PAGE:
The new Winter Plan released by the District of Columbia’s Interagency Council on Homelessness predicts a 16 percent increase in the number of homeless families seeking services in Washington, D.C, from last year. The report estimates that more than 820 homeless families will need access to resources once the temperature drops below freezing.

The recently approved Winter Plan outlines how the city will ensure it fulfills its obligation under D.C. law to shelter adults and families to keep residents from suffering hypothermia and possible death.

With the expected increase in homeless families, social services and shelters around the city will work more to meet the increased need.

“Clearly, this winter, there was an emergency in the number of beds available for families and youth in the city during the winter, and there’s no reason to think that same situation won’t happen again. So this city is trying to increase capacity through a number of different strategies, but the winter’s right around the corner, and there is a greater demand for shelter than the system has to meet,” James Beck, the development director at Sasha Bruce Youthwork, said.

According to The Washington Post, the expected increase might also delay the closing of D.C. General emergency shelter, which was expected to close this year.

Homelessness also includes families and individuals moving from home to home or living in motels for extended periods of time. These families who do not live in shelters also have access to social services in the city. ThriveD.C., a charity organization that gives aid to struggling individuals also saw an increase of about 15 to 20 percent in the population it serves with assistance during the day.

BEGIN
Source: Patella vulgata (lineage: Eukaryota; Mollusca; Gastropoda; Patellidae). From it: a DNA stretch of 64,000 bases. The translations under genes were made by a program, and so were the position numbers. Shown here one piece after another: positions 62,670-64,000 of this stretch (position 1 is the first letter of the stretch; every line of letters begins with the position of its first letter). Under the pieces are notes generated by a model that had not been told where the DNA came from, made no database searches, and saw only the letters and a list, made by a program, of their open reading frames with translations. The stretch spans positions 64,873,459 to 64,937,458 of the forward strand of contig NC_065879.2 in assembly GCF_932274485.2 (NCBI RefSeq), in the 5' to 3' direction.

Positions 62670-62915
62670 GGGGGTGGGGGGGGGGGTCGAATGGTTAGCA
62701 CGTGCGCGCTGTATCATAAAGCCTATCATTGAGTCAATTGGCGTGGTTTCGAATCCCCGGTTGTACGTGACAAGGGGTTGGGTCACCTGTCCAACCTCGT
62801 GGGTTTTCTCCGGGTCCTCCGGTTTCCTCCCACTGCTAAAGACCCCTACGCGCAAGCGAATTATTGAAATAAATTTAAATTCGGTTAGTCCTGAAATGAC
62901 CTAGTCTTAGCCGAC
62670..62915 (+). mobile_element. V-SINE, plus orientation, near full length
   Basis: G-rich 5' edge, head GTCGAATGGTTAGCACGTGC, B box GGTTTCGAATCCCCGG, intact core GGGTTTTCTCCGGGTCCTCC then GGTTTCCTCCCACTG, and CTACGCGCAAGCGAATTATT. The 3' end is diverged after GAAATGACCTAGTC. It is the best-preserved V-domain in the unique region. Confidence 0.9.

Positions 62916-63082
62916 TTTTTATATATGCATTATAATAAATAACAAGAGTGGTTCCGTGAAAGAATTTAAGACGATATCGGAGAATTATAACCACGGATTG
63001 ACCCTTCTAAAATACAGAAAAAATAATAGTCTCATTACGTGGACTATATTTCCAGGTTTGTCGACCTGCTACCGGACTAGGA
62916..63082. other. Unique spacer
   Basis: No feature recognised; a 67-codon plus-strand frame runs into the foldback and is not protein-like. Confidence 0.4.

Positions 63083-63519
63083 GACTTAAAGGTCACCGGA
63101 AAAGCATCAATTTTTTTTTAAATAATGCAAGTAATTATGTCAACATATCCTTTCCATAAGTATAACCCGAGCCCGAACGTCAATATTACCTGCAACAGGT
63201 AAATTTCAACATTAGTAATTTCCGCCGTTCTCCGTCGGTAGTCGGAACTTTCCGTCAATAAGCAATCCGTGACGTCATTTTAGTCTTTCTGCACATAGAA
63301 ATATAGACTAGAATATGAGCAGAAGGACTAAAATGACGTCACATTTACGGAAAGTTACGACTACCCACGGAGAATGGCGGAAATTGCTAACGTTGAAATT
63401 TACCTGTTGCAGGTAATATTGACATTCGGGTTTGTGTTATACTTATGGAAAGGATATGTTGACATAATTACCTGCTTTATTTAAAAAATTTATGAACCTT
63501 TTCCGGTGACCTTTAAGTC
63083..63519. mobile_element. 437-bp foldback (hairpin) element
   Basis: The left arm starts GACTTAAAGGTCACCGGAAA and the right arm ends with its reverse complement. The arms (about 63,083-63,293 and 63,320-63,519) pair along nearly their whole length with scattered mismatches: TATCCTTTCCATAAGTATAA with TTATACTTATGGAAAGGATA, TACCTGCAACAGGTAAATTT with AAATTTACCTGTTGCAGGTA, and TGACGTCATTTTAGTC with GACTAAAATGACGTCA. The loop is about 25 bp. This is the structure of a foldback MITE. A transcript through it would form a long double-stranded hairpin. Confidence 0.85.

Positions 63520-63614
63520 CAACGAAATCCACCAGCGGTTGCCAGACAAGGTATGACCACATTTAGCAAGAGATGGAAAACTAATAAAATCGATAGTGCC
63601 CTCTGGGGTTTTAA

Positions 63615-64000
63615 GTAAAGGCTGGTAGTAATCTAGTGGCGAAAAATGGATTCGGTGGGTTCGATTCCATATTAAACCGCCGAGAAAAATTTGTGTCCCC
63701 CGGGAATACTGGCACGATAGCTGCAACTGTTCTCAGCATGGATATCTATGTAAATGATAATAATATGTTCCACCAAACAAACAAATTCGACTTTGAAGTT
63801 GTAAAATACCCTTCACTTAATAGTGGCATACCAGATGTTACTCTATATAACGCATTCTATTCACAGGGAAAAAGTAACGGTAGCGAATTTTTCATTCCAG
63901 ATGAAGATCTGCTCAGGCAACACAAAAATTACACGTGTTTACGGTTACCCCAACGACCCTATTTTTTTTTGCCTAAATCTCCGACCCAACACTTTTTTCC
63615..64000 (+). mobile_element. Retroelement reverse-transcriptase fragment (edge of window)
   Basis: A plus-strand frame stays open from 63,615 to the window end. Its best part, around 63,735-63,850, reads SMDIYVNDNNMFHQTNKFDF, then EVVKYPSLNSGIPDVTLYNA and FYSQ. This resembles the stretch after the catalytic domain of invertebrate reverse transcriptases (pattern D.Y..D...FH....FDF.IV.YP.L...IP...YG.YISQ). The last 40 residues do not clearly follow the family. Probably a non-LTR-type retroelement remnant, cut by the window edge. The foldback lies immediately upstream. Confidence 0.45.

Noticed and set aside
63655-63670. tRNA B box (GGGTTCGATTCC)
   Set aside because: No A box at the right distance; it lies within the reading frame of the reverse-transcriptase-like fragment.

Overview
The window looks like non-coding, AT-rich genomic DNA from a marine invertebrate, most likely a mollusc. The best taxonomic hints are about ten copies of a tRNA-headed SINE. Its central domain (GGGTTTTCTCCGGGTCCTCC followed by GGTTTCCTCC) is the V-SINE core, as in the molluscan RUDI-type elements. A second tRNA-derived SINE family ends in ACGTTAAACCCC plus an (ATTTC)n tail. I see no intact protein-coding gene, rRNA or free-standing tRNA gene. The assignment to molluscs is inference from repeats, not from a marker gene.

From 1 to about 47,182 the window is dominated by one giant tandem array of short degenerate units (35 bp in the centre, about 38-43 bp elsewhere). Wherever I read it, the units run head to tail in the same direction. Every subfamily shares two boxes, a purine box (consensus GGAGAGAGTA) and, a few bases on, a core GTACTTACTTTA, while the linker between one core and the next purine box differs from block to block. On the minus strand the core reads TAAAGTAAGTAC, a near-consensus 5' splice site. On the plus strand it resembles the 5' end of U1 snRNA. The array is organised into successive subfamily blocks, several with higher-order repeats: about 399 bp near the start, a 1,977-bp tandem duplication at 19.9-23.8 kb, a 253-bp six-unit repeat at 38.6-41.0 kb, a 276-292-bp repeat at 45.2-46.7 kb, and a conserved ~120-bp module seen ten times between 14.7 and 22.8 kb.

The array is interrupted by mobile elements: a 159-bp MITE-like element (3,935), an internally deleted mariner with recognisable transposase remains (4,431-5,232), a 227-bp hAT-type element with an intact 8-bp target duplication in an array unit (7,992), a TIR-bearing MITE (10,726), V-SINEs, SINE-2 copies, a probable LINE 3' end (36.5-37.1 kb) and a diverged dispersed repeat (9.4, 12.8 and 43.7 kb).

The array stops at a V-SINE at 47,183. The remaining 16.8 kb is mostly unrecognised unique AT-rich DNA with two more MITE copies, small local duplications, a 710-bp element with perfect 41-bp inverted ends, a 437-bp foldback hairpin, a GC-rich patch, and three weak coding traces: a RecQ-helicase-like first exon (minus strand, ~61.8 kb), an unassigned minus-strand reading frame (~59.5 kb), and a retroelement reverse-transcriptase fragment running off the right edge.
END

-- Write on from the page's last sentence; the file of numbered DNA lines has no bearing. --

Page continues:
“We’ve experienced a definite increase in the last 18 months — actually, we could probably say more than that, a couple years, because we have had a number of other agencies that are in our neighborhood close,” ThriveD.C. Development Director Jennifer Paul said.

Adding to the difficulty in accommodating the increased number of homeless families, last winter saw a pattern of homeless families staying longer than expected in shelters due to problems finding affordable apartments, requiring additional space in community centers and motels around the city. The continued increase is linked to the recent economic recession, which in turn affects jobs and incomes.

“The recession has lingered for the poorest segments of our city, and people are struggling – people that were marginally housed have not seen the bounce back that some are claiming in the stock market or the wider economy, so the city continues to have extreme poverty level in particular quadrants,” Beck said. “It’s just a fact that their housing stock is limited; it’s finite, and yet the numbers of people that continue to be victims of the recession are not becoming less.”

At Georgetown, Hoya Outreach Programs and Education work to serve homeless families with programs like Mobile Soup Kitchen and Hoya Dental.

“If any families are stuck outside and they bring their kids to the park, we have a fan through Mobile Soup Kitchen that goes out every other Saturday that brings soup and bananas,” HOPE Co-Chair Gianna Maita (COL ’15) said. “HOPE Dental puts together dental hygiene kits for children and adults and those are the ways that we can contribute in a more tangible way.”

Maita stressed the importance of promoting awareness of these problems outside the front gates.

“Raising awareness on campus is really important for HOPE. Students are frequently thinking about a lot of other problems that are big global programs, and that’s great, but it’s really important to recognize that there are these issues within our own city,” Maita said.

According to Paul, ThriveD.C. is dependent on volunteers, a need that will only increase further at the temperature dips.

“We have a very vigorous volunteer base and an ongoing need for volunteers,” Paul said.

Hoya Staff Writer Kshithij Shrinath contributed reporting.

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